AutoCar (Haymarket Media Group)
August 12, 2019
Toyota is working with Suzuki, Subaru, Mazda and Daihatsu on EV tech
As an increasing number of manufacturers announce plans to share electric car development, we look at the benefits of collaboration
Old rivalries in the world of car making are falling away as companies start to work together to bring down the enormous cost of developing electric cars and autonomy.
In June, Toyota said it was hooking up with Subaru to develop a new electric platform that will first spawn an SUV. Mazda has since said it’s joining the program, while Toyota is also working with Suzuki and Daihatsu on a smaller electric car platform.
Ford and Volkswagen’s wide-reaching deal is also one of the most extensive and potentially fruitful collaborations yet. BMW and Jaguar Land Rover (JLR), meanwhile, are working together on electric drive units to take advantage of economies of scale.
It goes on. BMW and Daimler are collaborating on autonomous driving technology and have also pooled their mobility services, such as car sharing. Volkswagen and Ford have joined forces on autonomous car development via Ford’s Argo AI operation, while Honda has linked with General Motors with a similar aim to make autonomous driving a reality.
Partnerships are nothing new, but the rush to link up now is to spread the risk of investing billions into technology like electric cars when demand is still uncertain. “Makers are realizing they’re having to get serious about EVs, but EVs are a difficult business case,” said Tim Urquhart, principal analyst at IHS Markit. “You have to find alliances to generate economies of scale.”
The “massive investment” needed in an EV platform required a new way of thinking, Toyota said in a statement announcing development of its TNGA architecture. Both it and Subaru “choose a business model that goes beyond convention,” Toyota said.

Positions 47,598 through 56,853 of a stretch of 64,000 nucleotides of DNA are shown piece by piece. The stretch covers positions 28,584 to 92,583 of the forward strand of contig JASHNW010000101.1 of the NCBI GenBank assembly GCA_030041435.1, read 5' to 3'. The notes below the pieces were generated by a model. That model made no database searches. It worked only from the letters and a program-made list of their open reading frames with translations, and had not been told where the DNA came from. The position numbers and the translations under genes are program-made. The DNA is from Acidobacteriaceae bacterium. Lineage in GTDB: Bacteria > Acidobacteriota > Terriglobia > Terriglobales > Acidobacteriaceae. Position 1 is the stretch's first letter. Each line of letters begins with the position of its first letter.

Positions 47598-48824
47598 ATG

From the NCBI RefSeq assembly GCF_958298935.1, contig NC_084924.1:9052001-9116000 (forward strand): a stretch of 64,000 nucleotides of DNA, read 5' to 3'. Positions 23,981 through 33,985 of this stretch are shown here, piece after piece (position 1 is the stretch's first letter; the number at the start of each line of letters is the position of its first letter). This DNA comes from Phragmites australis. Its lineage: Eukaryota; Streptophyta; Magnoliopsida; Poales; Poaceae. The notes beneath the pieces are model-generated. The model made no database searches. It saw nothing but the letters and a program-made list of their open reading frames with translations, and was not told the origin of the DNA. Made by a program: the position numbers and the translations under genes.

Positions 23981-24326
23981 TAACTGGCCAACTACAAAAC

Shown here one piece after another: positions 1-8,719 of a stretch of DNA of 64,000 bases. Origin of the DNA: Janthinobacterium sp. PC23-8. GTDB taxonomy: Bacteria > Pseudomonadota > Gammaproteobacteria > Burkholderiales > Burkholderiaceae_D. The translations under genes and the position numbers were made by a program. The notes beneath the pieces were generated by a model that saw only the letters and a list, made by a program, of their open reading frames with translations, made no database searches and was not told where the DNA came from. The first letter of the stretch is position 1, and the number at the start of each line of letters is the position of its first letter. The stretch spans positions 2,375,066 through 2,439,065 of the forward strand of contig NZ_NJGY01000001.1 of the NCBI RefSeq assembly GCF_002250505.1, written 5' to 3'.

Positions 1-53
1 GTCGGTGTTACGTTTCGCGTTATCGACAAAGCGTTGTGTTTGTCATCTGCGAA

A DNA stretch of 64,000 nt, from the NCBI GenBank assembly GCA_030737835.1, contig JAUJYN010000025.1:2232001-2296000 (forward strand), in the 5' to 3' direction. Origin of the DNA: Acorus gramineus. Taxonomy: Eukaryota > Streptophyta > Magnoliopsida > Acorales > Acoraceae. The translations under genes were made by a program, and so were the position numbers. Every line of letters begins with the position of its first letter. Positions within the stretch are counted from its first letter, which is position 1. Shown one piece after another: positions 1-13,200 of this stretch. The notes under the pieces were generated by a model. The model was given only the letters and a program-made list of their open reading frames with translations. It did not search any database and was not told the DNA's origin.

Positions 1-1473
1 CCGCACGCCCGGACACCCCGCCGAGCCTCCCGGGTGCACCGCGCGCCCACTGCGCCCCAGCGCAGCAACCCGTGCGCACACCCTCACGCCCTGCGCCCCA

Car makers have a choice. Spend a fortune on a dedicated EV platform that reduces complexity, offers advantages like extra cabin space and might save money later. Or develop a platform that saves money by being flexible enough to incorporate all drivetrains but is ultimately compromised.
The Volkswagen Group is gambling that the expense of creating the MEB electric car platform will be recouped by supplier and manufacturing efficiencies, offsetting the huge cost of the batteries. That gamble relies on the Volkswagen Group achieving its predicted annual sales of over a million via its brands in only a few years.
“The risks attached to this are huge, in our view,” Max Warburton, an analyst at Bernstein, wrote in a recent report. “VW has the potential to lose significant amounts of money.”
Having Ford as a customer will cut those risks. Even better is to split those risks with a partner, as Toyota is doing with Subaru and Mazda.
Would the customer even notice all these shared parts? Unlikely, reckons Urquhart. “People are increasingly not going to care what’s underneath anymore,” he said. “Exterior style, the latest infotainment, self-driving technology—all these will be more important to them,” he said.
If car makers are not going to end up as merely hardware providers to Google, Apple or whatever tech company comes along next to transform the driving experience, they need all the money they can get to develop this tech themselves.
“All the car makers are investing in CASE (connected, autonomous, shared, electric) and it’s going to take a lot of money out of the business until they can generate profits, so right now they are trying to further outsource to preserve cash,” said Francisco Riberas, CEO of chassis and body parts supplier Gestamp.
Despite the aggressive moves to spread the financial burden, buyers will have to brace themselves to pay more for cars. As the PSA Group’s CEO, Carlos Tavares, put it earlier this year: “Everybody needs to realize that clean mobility is like organic food: It’s more expensive.”
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